The panels 10 used in accordance with the present invention preferably include an edge profile 42 with dados 26 a-d shaped to receive the first and second outwardly extending members 58 a, 58 b of the track locking strip 52 such that the visible flooring surface only includes the top decorative layer 14 when the panels 10 are connected. The outwardly extending members 58 a, 58 b and panel dados 26 a-d are formed to vertically connect adjacent panels 10 when two panels are joined together using the disclosed track locking strip 52. That is, if two panels are connected at their edges, the edges of the opposing panels do not move up or down (vertically) relative to each other and thus, provide a level uniform seam between the adjacent panels. Similarly, and where the panels are not secured to a horizontal support surface, the connected panels are engaged against movement relative to each other in a direction substantially perpendicular to the plane in which the decorative surface layer 14 of the panels lie.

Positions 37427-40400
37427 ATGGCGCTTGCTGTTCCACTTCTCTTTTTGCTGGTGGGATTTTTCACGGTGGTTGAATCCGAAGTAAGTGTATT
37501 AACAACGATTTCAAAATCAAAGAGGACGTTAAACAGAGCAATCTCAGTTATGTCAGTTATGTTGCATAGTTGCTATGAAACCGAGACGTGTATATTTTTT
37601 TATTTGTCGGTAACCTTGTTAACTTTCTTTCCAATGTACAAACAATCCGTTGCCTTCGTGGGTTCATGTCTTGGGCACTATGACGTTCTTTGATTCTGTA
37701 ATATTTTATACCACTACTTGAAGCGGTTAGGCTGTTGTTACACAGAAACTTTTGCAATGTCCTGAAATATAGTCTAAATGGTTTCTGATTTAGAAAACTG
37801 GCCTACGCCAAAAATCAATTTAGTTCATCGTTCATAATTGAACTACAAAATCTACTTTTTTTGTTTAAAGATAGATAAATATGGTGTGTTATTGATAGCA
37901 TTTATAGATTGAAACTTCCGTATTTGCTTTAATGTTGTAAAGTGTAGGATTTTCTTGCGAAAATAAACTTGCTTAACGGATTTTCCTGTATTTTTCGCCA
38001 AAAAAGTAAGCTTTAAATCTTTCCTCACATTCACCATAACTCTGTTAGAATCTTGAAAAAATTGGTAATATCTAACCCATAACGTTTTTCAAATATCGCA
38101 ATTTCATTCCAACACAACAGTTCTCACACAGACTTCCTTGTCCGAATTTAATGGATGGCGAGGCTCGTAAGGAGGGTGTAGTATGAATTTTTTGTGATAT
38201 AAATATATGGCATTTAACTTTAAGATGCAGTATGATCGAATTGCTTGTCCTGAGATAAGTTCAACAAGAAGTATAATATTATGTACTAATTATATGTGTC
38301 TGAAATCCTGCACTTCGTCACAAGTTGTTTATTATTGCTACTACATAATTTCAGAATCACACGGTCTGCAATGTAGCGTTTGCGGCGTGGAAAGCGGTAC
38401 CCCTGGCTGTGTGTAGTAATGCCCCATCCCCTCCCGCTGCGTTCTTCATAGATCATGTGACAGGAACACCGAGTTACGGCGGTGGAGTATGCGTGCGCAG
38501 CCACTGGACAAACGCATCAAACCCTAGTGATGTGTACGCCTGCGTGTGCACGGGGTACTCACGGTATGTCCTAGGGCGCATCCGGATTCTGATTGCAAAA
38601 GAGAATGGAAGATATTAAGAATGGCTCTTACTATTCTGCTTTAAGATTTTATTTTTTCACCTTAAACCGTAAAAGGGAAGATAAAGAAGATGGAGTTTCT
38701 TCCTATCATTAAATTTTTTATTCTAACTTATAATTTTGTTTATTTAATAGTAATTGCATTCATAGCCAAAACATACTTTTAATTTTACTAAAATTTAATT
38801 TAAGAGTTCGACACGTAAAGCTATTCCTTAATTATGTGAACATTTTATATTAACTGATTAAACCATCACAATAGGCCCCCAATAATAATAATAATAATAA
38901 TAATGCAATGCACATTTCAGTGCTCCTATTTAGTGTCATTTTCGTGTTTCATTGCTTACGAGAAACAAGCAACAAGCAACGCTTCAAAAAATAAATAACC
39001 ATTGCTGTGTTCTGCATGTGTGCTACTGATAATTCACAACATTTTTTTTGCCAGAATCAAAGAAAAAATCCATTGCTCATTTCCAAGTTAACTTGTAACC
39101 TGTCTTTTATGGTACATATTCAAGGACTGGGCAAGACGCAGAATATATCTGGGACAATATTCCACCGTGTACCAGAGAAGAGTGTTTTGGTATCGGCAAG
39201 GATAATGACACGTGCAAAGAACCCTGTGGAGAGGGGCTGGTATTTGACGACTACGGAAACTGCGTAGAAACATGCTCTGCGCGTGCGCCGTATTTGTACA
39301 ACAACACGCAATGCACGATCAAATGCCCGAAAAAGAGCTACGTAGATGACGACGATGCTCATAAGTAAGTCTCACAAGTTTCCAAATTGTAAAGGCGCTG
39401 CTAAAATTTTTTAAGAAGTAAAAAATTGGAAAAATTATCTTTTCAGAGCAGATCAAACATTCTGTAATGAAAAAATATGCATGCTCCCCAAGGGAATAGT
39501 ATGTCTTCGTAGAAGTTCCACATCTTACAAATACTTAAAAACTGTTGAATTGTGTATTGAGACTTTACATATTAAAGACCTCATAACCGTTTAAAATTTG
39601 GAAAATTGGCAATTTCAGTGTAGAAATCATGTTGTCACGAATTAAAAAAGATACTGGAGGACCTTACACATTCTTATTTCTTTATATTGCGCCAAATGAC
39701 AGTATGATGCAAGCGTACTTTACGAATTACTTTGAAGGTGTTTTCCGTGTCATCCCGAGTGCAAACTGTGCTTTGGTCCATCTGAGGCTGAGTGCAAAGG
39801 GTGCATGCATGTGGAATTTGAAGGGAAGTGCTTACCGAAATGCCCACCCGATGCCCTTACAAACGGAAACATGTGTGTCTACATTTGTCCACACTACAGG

In addition to the vertical connection provided by the outwardly extending members 58 a, 58 b, and as discussed above, the panels 10 and track locking strip 52 are shaped to provide a horizontal connection between adjacent panels 10 at their edges. Specifically, the track locking strip 52 is provided with protrusions 60 a, 60 b shaped and dimensioned to securely fit within grooves 50 a, 50 b found in the bottom surface of the panel 10. The protrusions 60 a, 60 b are formed to prevent adjacent panels 10 from moving in a horizontal plane when the panels 10 are properly seated on the track locking strip 52. For example, and according to one embodiment, the connected panels 10 are engaged against movement relative to each other in a direction horizontal to the support surface. That is, if two panels 10 are connected at their edges, the interaction between the respective grooves 50 a, 50 b and protrusions 60 a, 60 b prevents the edges from moving horizontally away from each other and a gap between adjacent panels 10 is prevented.